SOCS 644
Law and Society

John Finn

Course Description

This course introduces students to law and society in the United States. It focuses upon the nature of legal reasoning – or what I shall typically call “legal logic” – and the structure of the legal processes, both in federal and in state courts. We shall examine how the law works to resolved private disputes between citizens (especially through the law of torts) and disputes between the state and citizens (especially through the criminal law). We shall also examine how the participants in the process understand their roles and how the logic of the legal process influences not only the participants, but all of us.

The course proceeds in three parts. In the first, we will consider simple questions that have unimaginably complicated answers. We shall want to know, for example, what law is. Some scholars have argued that law is a complex of general and objective rules to regulate behavior. Others have suggested that the law is a habit of obedience. Still others have argued that the law is justice achieved. We shall see.

In the second section of the course we shall explore how the trial process actually works. We shall learn how trials proceed by examining them in great detail – one civil, one criminal. Our first case involves Helen Palsgraf, who had the misfortune to find herself injured while waiting for a trail at the Long Island Rail Road station, and the still greater misfortune to find herself involved in a civil lawsuit deviled by questions about the nature of “legal liability” in tort law. In the Palsgraf case, we shall focus upon the internal dynamics of the legal process and the nature of legal reasoning. We shall, in other words, have little or no interest in the personalities of the players.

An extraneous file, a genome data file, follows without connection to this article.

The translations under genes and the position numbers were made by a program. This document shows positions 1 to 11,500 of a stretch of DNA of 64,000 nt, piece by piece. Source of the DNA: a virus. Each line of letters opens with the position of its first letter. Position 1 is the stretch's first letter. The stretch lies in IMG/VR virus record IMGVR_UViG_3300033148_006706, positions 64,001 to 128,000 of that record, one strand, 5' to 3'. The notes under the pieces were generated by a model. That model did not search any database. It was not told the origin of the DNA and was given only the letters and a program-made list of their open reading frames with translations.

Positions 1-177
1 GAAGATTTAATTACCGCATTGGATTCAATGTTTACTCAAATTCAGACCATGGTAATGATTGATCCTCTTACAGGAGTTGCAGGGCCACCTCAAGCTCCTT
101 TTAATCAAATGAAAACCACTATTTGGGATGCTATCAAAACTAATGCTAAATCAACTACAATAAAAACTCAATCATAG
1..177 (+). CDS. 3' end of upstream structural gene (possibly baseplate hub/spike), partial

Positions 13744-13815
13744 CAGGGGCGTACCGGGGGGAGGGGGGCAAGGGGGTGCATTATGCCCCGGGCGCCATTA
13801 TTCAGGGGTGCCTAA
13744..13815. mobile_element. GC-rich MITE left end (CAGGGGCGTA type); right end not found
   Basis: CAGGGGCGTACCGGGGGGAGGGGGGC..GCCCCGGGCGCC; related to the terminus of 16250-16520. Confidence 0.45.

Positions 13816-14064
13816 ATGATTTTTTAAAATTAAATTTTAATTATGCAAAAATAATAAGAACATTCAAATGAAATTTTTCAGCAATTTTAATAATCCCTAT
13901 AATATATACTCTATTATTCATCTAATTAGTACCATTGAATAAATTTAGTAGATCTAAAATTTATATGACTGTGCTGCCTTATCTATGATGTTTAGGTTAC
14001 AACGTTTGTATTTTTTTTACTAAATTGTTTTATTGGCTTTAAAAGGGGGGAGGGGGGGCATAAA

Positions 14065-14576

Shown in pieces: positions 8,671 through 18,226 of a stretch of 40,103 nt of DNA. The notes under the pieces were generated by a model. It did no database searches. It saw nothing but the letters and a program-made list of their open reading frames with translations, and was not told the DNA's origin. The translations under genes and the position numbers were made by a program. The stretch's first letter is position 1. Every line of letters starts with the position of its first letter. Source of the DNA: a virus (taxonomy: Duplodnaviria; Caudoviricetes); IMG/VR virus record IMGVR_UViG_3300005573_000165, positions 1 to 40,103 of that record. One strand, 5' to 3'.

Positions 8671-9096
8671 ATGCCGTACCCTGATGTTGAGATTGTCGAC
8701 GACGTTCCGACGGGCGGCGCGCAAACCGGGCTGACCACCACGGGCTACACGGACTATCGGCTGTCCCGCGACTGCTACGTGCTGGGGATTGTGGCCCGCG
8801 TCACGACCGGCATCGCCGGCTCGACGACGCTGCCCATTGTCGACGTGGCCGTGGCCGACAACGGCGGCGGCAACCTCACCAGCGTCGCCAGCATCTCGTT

Our second case involves a variety of criminal prosecutions with high profile defendants. In these cases, personality, passion, and pathos will be the main object. Our concern will be less with trial procedure and more on the relationship between law, society, and popular culture.

In the third section of the course we will consider a few selected topics in the law more generally. Some of the issues we will explore include the relationship between law and race, between law and gender, between law and politics, and between law and morality. We shall see that these are fluid, overlapping categories. Consider: When, if ever, should the law regulate the moral beliefs of the community? What relationship has law to political orthodoxy? And finally, what has the law to do with life and death?

Books to Purchase

Copies of all required readings are available at the University bookstore and on reserve at Olin Library.

Required:

Steve Bogira, Courtroom 302: A Year behind the Scenes in an American Criminal Courthouse.

Robert Carp, et al. American Courts: Process & Policy (6th edition).

Anthony Kronman, The Lost Lawyer.

George Anastaplo, On Trial: From Adam & Eve to O.J. Simpson

Jerome Frank, Courts on Trial.

Schedule of Papers

There are two short (4-6 pages) papers due in this course. Each is worth 30 per cent of the final grade, but failure to complete each and every paper will result in a failing grade for the course. Papers are due in class on the date in question.

Paper # 1 – on Maine v. Kargar, is due on September 23

Paper # 2 – on criminal trials or feminist legal theory, is due on November 18.

Attendance, Grades, and Examinations